Plebgate: an overdue apology

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It is time for Language Log to set things straight about the Right Honourable Andrew John Bower Mitchell MP. The story of what everyone thought had happened in London on 19 September 2012 was reported here (by yours truly) in this post and this follow-up. It involved (we all thought) a snooty and arrogant Conservative government minister and member of the House of Commons snarling words of class prejudice, in front of shocked independent bystanders, at an honest cop who was merely trying to enforce the laws that Parliament had ordained. The linguistic point of interest was that the nastiest of those words was alleged to be the noun pleb. Not the expressive expletive fucking: Mitchell never denied muttering something like I thought you guys were supposed to fucking help us when the police told him to push his bike out of Downing Street through a small pedestrian gate rather than ride it through the big one. No, the scandal was that a minister of the crown had used a contemptuous upper-class snob's term for the common people.

Language Log repeated the story that the British newspapers gloried in; but after 15 months of glacially slow police investigation costing around a quarter of a million dollars, yielding one prosecution, the story now looks very different. It appears the Right Honourable Andrew Mitchell was both right and honorable. He was framed by lying cops, and deserves an apology.

As a BBC radio satire program ("The Now Show") pointed out recently, the original story was one that fitted in with the prejudices and stereotypes held by millions: a stuck-up, nasty, selfish, rich privately-educated, ruling-class scofflaw showing contempt for an ordinary police constable. A lying politician with no backup versus an honest policeman with independent witnesses? No contest. We anti-Conservatives (for yes, there are one or two liberal intellectuals here at Language Log Plaza) knew which side to be on.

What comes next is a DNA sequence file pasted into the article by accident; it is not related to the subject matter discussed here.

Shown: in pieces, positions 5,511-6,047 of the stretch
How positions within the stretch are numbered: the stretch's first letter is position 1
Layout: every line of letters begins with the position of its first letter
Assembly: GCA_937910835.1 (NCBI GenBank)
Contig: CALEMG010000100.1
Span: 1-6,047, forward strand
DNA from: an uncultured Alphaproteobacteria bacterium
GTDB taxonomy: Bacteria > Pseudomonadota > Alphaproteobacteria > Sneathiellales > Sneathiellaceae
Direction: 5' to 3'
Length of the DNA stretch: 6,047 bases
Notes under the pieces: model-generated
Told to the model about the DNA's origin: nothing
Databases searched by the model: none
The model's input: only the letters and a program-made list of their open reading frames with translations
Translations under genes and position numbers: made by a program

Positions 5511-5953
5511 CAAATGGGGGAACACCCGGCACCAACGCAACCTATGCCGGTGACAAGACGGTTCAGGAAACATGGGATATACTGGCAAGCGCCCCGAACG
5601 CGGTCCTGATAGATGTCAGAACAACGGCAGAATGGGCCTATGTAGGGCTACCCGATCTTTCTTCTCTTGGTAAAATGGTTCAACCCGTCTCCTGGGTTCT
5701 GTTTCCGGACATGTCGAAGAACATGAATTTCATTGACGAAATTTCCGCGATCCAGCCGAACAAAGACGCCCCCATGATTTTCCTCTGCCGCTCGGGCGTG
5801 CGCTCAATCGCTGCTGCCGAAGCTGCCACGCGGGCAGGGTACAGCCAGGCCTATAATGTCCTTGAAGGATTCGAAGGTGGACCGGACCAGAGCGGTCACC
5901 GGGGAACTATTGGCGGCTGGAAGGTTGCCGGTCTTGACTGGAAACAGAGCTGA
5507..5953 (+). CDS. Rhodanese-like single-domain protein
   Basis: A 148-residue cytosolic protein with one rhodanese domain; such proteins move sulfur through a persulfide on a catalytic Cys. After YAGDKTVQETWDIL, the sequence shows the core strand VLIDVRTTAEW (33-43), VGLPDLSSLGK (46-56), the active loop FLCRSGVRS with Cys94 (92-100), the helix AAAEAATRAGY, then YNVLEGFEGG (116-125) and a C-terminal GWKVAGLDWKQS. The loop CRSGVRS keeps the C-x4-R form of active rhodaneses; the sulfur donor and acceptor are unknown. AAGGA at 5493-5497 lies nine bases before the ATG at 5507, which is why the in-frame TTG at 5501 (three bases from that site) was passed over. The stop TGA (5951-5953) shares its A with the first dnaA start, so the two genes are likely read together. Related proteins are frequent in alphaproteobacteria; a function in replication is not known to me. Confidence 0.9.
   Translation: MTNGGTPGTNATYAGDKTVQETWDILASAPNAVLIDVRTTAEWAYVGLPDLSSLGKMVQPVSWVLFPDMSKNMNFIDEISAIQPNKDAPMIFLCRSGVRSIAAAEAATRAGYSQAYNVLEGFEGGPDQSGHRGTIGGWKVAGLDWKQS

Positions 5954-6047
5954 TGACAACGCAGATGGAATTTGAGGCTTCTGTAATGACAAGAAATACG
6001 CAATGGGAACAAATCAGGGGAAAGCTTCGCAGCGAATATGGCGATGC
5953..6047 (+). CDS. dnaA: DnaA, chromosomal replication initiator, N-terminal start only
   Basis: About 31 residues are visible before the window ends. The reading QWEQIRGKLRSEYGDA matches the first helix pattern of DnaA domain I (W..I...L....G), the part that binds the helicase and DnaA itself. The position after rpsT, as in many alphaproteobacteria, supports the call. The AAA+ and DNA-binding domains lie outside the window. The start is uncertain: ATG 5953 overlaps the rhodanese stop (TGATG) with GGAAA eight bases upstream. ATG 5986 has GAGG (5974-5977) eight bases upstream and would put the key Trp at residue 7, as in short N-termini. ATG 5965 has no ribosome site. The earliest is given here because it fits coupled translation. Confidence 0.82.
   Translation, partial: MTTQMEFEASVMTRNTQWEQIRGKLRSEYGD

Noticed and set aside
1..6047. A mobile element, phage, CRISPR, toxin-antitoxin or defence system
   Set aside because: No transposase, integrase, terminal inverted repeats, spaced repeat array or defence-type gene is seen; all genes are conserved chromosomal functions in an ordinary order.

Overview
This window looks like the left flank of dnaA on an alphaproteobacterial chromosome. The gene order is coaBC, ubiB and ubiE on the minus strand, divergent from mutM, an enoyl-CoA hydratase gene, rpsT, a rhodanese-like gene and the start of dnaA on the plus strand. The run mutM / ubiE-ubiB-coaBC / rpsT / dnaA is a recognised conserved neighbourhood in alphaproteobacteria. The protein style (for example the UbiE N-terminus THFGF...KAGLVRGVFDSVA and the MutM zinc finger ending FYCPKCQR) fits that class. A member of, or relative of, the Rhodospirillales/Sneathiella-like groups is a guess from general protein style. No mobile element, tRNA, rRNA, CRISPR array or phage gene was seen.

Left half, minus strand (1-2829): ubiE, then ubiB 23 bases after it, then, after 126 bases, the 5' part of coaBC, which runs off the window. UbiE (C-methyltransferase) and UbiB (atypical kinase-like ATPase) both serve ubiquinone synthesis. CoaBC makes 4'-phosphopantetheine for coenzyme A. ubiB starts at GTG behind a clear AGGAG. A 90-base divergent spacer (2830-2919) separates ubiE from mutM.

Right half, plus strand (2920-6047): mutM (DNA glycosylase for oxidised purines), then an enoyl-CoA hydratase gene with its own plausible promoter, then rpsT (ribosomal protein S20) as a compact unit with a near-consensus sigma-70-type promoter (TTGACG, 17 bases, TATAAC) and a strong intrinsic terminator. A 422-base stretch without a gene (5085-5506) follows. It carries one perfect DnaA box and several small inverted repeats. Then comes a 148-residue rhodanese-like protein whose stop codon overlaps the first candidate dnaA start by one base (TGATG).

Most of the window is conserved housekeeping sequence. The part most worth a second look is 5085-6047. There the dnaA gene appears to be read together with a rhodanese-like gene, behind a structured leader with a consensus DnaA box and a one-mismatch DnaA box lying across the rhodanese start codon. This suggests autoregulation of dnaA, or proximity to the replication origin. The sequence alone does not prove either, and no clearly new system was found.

Well, we were dead wrong. It was all bullshit, and the police were lying.

First some closed circuit TV footage emerged showing Mitchell in a very brief exchange with a policeman, not a major shouting altercation, with no tourists near the gate to witness it.

Then a panel of Police Federation members from the West Midlands police force who had met with Mitchell, and had told the press that Mitchell had refused to supply details about the incident, were found to have lied: they didn't know that Mitchell had secretly recorded the meeting. When the transcript became available, it was quite clear that they had not told the truth about what Mitchell had said.

Then, most seriously, it emerged that a key independent witness to the original incident was not as he purported to be. An email had been sent to the Deputy Chief Whip from someone claiming to be an ordinary tourist visiting Downing Street with a nephew from Hong Kong who had witnessed the crucial event. But the email actually came from a man who had been on vacation in Cornwall (some 250 miles away from Downing Street) at the time. And he was a police officer in the Diplomatic Protection Group, which has the job of protecting members of the government. He was lying to support the lies of a colleague.

On January 10, 2014, that officer, PC Keith Wallis, pleaded guilty to misconduct in public office at the Old Bailey (the Central Criminal Court in London).

So everything is the opposite of what we thought. No pompous Tory liar abusing honest cops; instead, mendacious cops colluding to blacken the name of an honest minister who (at worst) had muttered a swearword or two when at the end of a long day he was brusquely told to get off his bike (and had apologized for that). The police had tried to frame him. And they had largely succeeded: Mitchell not only apologized for his swearing (while steadfastly denying saying "plebs"), he also resigned as a cabinet member and Chief Whip for the government party.

So it is time to munch on humble pie. Language Log sincerely apologizes to Mr Mitchell for repeating the story about him that everyone else was telling back in 2012. Now that the police and the judiciary have (slowly and reluctantly) permitted something a bit more like the truth to emerge, it is quite clear that he has been wronged, and that he was unfairly pushed into resigning from his government post. I'm sorry I joined in the chorus of the British press. I was wrong.

The police may in fact have been the only ones to bring the word plebs into the story that became known as Plebgate (which has a Wikipedia entry of its own under that name). Mitchell may never have uttered the word at all. One of the key policemen who said he heard it has admitted being a liar, and has been convicted. Sometimes a juicy anti-establishment story that seems too good to be true is not good and not true.

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